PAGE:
Aah, the temperate winds of October. To get the obvious out of the way – as predicted in our last newsletter, we haven’t hit the target we set ourselves of summer 2017. It’s now autumn / fall 2017, no matter how you spin it, but there’s no point looking backwards. We’re not making excuses, and we’re going to try to be as transparent as we can be. A recent internal audit of the work left to do to get the game to beta stage revealed that we’re likely several weeks out; in short we’ve underestimated.
We’re not the first developers to do so and we won’t be the last, but that doesn’t make it any less frustrating for everyone involved. We’ve opened our big optimistic gobs too soon and are a bit annoyed at ourselves for that. That said, development continues more intensely than ever.
To talk realistically about release dates – if everything goes as planned (and honestly that hasn’t been the trend recently) we’re talking closer to the end of this month for closed beta. Still, we refuse to rush it through and give you something unworthy of your time.
There’s an adage that more seasoned developers than us are very familiar with – the last 10% takes the longest, and we now understand that. If Empires of the Undergrowth were a piece of Ikea furniture we’d now be at the point where it’s basically assembled, but in tightening one bolt you realize another one needs more work, then that you’ve put a piece in the wrong way round, then another loosens – and boy do we have a lot of bolts to tighten!
That doesn’t mean there hasn’t been progress – there has, some of it really beautiful to look at – so let’s crack on.
Rise of the Colony
This short cinematic view of the rise of a colony was made by John. We had to ask him to double its length and make it a video rather than a GIF because we thought it was so good. A Formica fusca (black ant) colony rises from its humble beginnings.
Day / Night Cycle
As the sun sets and day becomes night, the shadows lengthen and the creatures of the Undergrowth stir. Many are more active after dark, meaning more danger for the colonies that live here. Perhaps it is best to stay hidden in the safety of the nest until dawn comes – as it always will, heralding a new day and new opportunities. The ever-changing landscape of the Undergrowth breathes as if it’s a living entity itself.
A lot of levels will have a day-night cycle that signals changes to the creatures you’ll be facing, in some cases making it safer to stay in the confines of your nest until day breaks. But sometimes desperation means you’ll have to venture out into the night – this is the balance you’ll have to strike if you hope for your colony to survive.
Victory / Defeat
Will you be leading your colony to defeat… or victory? Either way, you’ll have these to look at! A traditional part of RTS games and we wanted ours to be comprehensive and satisfying. You’ll get stats on your activity during the level, an overall score and an overview of the level’s achievements. Please note that the score screen itself is made up of placeholder information since it is a work in progress – sadly, there will be no dinosaur god in the game!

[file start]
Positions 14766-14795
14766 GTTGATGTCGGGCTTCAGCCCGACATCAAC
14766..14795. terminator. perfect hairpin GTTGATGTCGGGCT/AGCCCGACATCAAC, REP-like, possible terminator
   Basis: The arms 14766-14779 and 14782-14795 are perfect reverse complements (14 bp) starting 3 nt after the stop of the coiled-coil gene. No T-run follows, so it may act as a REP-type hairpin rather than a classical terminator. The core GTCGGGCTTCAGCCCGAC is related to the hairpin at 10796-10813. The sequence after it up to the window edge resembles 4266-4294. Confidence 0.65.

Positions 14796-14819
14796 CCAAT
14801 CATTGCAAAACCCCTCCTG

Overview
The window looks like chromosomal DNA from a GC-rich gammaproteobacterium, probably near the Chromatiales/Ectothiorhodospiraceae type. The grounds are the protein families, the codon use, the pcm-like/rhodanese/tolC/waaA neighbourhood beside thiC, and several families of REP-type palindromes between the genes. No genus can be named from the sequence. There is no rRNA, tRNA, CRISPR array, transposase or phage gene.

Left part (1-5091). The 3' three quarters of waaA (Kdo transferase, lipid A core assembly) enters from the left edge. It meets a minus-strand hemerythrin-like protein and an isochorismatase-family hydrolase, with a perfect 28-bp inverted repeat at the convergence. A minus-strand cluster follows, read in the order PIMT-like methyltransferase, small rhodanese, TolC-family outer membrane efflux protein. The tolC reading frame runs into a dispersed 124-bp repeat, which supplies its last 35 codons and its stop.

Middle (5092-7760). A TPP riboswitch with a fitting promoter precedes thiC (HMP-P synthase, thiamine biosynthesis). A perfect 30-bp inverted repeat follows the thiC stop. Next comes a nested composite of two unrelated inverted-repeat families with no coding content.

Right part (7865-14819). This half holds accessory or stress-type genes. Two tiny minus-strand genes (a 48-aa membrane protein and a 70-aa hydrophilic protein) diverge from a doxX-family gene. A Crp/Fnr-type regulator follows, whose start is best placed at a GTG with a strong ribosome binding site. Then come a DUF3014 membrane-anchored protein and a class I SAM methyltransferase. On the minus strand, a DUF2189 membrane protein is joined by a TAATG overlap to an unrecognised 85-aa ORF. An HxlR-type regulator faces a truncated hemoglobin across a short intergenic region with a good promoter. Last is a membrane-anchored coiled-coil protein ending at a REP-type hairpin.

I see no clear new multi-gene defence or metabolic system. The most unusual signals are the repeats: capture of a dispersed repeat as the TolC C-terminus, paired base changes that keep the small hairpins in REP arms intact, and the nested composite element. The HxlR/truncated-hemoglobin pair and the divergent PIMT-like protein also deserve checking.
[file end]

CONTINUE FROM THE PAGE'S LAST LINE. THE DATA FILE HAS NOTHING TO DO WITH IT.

Think a game about insects carving nests out of the dirt can’t do drama? Think again. As a progression from the above victory / defeat screens, Liam and John thought it was all a bit impersonal. So they went about giving you a decent excuse for having a little cry about losing a level.
It’s all over. The queen is dead; her enemies are feasting on her corpse and some beautifully dramatic music is playing. If you don’t succeed in a level of Empires of the Undergrowth, you will at least be caressed into oblivion by a wonderfully mournful composition.
The music in Empires of the Undergrowth is responsive and modular – if your colony is engaged in conflict, it’ll sound more military than it will when they’re at a temporary ceasefire with the neighbors. This means there’s a lot of music to compose, and it’s been immensely satisfying for us to hear this as Liam completes it. Here’s 11 minutes of a track, which shows just how much has to be done.
Well now – look at this dapper young chap, off on his morning stroll along the beach, greeting his neighbors as he goes, dressed in his best top hat! “How d’you do?” he seems to say, in finest received pronunciation.
A brief look at one of the more whimsical features we’re including in Empires of the Undergrowth – arachnophobia mode! Off by default and completely optional, of course. We’re hoping the charming selection of headgear will make the spiders a little less threatening for those who don’t like them – and unlike Team Fortress 2, we’re not going to make you unlock them!